It’s a fact that 1 in 3 of all the people you know will need blood in their lifetime. Australia’s 450,000 voluntary blood donors are unsung heroes. Without them, the prognosis would be dire for people with cancer, pregnant mums and their babies, patients having surgery, accident victims, and so many others who rely on blood transfusions to have a healthy life.
To thank the world’s voluntary, non-remunerated blood donors, World Blood Donor Day is celebrated every year in many countries on 14th June. This coincides with the 1868 birthday of Karl Landsteiner, the great scientist who won the Nobel Prize for his discovery of the ABO blood groups.
World blood stats
Around 108 million units of donated blood are collected globally every year. Blood is separated out into three products – red blood cells, plasma and platelets – so one donation of blood can potentially be used to help three people. It really is the gift that keeps on giving.
Nearly 50% of these blood donations are collected in high-income countries, home to less than 20% of the world’s population. Thanks to the untiring efforts of the Red Cross, Australia’s supply of blood products is one of the safest in the world. However, in many countries, there is not an adequate supply of safe blood, and blood services face the challenge of making sufficient blood available, while also ensuring its quality and safety.
An adequate and reliable supply of safe blood can be assured by a stable base of regular, voluntary, unpaid blood donors. These are also the safest group of donors as the prevalence of blood-borne infections is lowest among these donors.
The World Health Organisation (WHO) is working towards a goal for all countries to obtain all their blood supplies from voluntary unpaid donors by 2020. Today, just 62 countries have national blood supplies based on close to 100% voluntary, unpaid blood donations, with 40 countries still dependent on family donors and even paid donors.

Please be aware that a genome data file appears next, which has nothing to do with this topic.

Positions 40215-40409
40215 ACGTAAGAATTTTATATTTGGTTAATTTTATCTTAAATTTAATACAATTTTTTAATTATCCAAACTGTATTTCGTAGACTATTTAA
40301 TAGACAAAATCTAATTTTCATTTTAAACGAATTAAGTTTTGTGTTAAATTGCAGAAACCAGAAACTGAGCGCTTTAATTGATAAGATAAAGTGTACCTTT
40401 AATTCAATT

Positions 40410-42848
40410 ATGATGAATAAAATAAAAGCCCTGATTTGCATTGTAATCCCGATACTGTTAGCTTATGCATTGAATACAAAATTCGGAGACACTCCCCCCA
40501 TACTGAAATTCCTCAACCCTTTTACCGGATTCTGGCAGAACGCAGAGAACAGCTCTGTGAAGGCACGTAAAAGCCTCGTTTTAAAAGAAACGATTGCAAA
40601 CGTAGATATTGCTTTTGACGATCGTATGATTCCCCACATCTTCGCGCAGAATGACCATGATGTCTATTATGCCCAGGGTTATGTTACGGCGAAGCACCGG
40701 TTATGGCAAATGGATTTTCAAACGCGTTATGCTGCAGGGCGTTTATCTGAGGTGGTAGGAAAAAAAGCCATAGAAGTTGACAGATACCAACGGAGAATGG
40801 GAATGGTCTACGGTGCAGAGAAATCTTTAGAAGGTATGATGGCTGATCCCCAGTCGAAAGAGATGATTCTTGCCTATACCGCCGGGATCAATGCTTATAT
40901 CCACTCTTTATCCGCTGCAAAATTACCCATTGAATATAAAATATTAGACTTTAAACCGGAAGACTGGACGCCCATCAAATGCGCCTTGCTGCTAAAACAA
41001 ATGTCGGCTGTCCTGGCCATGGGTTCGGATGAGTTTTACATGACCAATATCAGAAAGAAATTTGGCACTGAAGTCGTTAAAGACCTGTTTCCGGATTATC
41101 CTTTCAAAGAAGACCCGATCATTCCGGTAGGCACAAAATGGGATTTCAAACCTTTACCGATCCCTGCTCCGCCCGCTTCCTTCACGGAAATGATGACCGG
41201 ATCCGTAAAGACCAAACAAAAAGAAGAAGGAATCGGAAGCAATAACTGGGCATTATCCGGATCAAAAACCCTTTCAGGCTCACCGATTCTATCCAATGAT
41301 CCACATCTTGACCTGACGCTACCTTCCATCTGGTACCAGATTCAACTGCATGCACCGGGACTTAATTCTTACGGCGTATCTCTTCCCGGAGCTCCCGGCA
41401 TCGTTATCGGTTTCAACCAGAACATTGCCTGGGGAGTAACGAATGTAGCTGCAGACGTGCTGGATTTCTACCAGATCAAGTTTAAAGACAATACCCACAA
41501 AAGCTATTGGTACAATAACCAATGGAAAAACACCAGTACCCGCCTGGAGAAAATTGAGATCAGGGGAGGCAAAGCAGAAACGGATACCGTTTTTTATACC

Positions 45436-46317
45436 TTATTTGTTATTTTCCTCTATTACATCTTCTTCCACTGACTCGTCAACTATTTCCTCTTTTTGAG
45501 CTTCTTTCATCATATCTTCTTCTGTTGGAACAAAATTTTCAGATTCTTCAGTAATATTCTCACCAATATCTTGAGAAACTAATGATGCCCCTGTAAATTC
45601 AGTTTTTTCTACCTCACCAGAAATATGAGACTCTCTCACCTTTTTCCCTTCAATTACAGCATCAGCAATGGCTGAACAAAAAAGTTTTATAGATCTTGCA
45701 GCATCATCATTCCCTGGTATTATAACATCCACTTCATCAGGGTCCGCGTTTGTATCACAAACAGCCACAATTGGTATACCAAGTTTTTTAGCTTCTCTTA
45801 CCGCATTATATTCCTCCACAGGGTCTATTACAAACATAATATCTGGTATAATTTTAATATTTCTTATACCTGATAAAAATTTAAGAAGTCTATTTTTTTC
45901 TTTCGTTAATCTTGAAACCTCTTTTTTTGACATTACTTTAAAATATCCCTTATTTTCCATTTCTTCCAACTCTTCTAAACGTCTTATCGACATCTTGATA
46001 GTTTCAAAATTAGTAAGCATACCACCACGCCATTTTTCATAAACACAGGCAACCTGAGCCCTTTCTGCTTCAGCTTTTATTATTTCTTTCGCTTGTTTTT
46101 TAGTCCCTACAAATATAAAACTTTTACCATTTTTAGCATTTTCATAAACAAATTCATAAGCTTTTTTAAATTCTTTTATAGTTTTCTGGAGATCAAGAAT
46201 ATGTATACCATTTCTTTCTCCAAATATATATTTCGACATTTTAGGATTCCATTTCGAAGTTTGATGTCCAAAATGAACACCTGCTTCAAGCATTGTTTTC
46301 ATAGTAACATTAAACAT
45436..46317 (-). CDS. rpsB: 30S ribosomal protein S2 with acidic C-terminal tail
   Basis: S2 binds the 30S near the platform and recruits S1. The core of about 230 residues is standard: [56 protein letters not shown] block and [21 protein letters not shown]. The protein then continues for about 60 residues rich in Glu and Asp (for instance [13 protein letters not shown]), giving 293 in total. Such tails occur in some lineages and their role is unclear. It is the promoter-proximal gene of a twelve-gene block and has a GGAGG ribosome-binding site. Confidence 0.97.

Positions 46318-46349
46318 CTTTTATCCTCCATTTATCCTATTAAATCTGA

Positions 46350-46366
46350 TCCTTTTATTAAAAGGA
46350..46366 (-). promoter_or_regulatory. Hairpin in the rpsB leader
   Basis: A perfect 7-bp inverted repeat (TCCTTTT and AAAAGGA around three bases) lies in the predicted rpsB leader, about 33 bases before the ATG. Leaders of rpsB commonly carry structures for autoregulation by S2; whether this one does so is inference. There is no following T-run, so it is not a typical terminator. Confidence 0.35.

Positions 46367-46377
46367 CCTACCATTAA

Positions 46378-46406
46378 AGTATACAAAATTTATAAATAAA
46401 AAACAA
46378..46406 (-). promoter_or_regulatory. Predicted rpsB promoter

Safety starts with screening
In many countries, the lack of a safe blood supply leads to unnecessary death or severe complications due to contaminated blood. All donated blood should be screened for HIV, hepatitis B, hepatitis C and syphilis prior to transfusion. Yet 25 countries are not able to screen all donated blood for one or more of these infections. Testing is not reliable in many countries because of irregular supply of test kits, staff shortages, poor quality test kits, or lack of basic quality in laboratories.
You may thank your lucky stars for Red Cross Australia and think global differences don’t really affect you. But think again. What about holidays? What if you or your family has the misfortune to be involved in an accident while in another country? Should you require a transfusion or blood products of any kind, you are then at the mercy of that country’s “blood bank”. And herein lies the question mark.
We applaud the work done by the World Health Organisation to encourage, educate and help other less fortunate countries do better in this area.
Donors recognised, thanked
Safe blood supplies are a scarce commodity, especially in developing countries. Since 2004, the World Health Organisation has used World Blood Donor Day on June 14 every year to draw attention to and thank voluntary blood donors for the gift of life they selflessly provide for others.
Whether motivated by the greater good or a personal experience with a transfusion need, donors are crucial to the support of complex medical and surgical procedures. And there’s always room for plenty more donors. This is obvious when the media sends out an urgent message that blood stocks are low and more blood is needed for “peak periods” such as holidays and long weekends.
To celebrate World Blood Donor Day this year, why not paint the town red? Get your family, friends or workmates together for a group blood donation event at the Red Cross. Or go solo. Either way, giving blood is one of the easiest and most rewarding ways to make a real difference to someone’s life.
It only takes an hour and every donation saves three lives. Plus, afterwards you get to relax with a drink and a biscuit – and feel good knowing you’ve helped your countrymen in need. Some of Australia’s best-known chefs – Gabriel Gaté, Donna Hay, Kylie Kwong, Matt Moran, Neil Perry and Adriano Zumbo – all agree that the biscuit you get after donating blood is the best biscuit you’ll ever taste!
To sign up to donate blood, contact the Red Cross on 13 14 95 or visit www.redcross.org.au
Make sure you won’t face a hefty hospital bill on your own: